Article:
There is also significant depth to the number of options available to the player in deciding how to develop their farm. Want to stay relatively small scale and build little fields, care for a few cows, and some rabbits? Go ahead. Want to construct a series of humongous dairy barns and some equally massive fields to supply feed for your cows? Or maybe diversify your operation and sell fruit juice and sheep’s wool? You can do that too. Farm Manager 2018 offers a substantial number of building types and functions. While all the animal building types essentially function the same way (buy some animals, over time you can breed them to build your herd) they generate different products, and can even feed into manufacturing plants such as slaughterhouses for a higher investment (but also a heightened return). These types of decisions are where I feel that the game really shines, as often you are forced to contemplate multiple variables in choosing how to develop (and ultimately manage) your farm. Costs/cash on hand, available space (or the cost of new land to expand the farm), workforce, long term goals…these all come into play. Not to mention that the layout of the farm also plays a large role in how efficiently it operates and how quickly tasks are completed. You can see your workers moving and performing their assigned duties in real time – and in considerable detail if you zoom in far enough – and they need to get from their assigned home to the task (or equipment if it’s required) in order to get the job done. That being said, the game suffers from a lack of any ability to queue up tasks for your workers and/or machinery, which leads to some frustration as you watch an employee walk to a tractor, pick up the required implement (e.g, a manure spreader), fill it up (if needed), drive to the field, complete the task, drop off the implement, park the tractor, and walk back to their house – and only then can you assign them to fertilize the next field. This may only take an extra 10 seconds at either end of the task (when running the game at maximum speed) but without the option to assign multiple tasks to a worker, I often found myself waiting for them to return to their home just so I could assign them an identical task on the next field over.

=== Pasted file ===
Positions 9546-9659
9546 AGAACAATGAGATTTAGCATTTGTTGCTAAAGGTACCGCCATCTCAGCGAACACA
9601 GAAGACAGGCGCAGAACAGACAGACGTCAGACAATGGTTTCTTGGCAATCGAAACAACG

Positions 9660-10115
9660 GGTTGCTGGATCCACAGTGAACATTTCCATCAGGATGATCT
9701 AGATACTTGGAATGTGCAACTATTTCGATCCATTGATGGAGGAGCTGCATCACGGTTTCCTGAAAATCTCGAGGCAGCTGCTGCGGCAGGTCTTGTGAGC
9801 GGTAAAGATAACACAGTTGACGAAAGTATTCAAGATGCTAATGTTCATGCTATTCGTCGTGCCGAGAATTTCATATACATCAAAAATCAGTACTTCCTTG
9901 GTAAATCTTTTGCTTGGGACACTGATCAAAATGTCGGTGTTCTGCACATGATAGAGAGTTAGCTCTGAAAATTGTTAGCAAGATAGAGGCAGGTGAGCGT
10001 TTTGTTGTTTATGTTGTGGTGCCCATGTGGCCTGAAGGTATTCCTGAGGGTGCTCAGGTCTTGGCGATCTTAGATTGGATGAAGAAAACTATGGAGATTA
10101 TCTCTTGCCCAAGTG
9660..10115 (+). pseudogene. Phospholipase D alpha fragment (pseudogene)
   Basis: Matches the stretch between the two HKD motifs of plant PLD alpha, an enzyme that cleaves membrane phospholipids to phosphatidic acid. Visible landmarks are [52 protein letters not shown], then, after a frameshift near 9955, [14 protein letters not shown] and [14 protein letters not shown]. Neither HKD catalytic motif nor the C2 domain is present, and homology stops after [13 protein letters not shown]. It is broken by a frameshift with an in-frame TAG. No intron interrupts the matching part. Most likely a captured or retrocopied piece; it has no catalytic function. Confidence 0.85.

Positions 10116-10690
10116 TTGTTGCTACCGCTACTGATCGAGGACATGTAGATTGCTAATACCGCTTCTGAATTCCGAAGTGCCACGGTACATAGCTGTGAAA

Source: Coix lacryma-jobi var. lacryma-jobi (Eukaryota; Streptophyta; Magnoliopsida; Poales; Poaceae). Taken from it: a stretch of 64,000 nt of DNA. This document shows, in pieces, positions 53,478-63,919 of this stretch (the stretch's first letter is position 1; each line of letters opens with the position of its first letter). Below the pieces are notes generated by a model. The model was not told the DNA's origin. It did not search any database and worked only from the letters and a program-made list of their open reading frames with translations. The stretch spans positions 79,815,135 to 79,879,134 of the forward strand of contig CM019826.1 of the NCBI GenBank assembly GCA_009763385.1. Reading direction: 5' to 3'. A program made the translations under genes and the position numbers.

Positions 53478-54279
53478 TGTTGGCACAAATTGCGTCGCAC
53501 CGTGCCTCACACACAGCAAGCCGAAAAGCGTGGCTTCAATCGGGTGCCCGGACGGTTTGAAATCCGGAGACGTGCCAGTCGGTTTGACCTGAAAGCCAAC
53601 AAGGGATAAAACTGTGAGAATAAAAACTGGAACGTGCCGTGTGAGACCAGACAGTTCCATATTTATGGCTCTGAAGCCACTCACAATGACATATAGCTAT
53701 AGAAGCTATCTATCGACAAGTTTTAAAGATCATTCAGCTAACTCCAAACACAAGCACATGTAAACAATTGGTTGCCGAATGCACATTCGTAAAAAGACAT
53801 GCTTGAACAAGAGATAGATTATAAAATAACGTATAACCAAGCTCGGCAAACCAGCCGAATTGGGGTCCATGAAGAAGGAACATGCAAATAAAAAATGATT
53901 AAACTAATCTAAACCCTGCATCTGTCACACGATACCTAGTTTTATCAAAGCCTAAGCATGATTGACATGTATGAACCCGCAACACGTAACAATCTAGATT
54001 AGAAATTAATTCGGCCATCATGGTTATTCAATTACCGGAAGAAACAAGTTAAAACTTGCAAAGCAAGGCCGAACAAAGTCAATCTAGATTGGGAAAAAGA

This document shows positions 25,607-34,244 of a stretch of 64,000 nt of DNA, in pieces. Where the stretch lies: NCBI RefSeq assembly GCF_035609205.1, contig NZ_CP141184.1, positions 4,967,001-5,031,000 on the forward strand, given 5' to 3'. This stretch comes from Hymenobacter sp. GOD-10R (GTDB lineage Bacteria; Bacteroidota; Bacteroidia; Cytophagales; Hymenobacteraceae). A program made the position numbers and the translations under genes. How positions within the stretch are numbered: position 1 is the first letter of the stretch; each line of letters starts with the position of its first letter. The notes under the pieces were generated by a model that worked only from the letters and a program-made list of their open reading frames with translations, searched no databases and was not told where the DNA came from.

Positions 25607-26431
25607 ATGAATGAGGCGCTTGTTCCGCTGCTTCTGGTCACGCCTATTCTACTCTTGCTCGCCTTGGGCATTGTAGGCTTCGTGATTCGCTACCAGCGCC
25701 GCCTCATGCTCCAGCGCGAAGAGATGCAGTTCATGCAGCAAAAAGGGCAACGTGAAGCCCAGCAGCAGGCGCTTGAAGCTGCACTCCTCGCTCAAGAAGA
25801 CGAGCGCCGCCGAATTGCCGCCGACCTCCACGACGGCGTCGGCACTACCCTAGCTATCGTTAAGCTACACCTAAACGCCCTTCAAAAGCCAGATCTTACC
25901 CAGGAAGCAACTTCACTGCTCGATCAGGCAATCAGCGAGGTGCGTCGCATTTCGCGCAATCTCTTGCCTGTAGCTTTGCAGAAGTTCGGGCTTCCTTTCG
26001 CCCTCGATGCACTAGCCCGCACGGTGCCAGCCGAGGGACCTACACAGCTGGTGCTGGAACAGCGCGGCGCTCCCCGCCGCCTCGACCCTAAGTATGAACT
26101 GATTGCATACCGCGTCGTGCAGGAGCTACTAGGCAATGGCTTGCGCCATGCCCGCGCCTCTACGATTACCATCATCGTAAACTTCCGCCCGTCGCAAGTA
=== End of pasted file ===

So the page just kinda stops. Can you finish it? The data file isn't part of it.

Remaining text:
Visually, Farm Manager 2018 looks excellent. As mentioned, there is a surprising level of detail at the “ground-level”, and when zoomed out (which is how I played 95% of the time) the graphical quality remains excellent and things change visually depending on what’s happening on your farm in real time as things develop and progress – there is also a distinct visual difference between seasons, even dependent on temperature at times (e.g., snow can melt in winter if the temperature goes above freezing, it doesn’t just stay white throughout the whole season).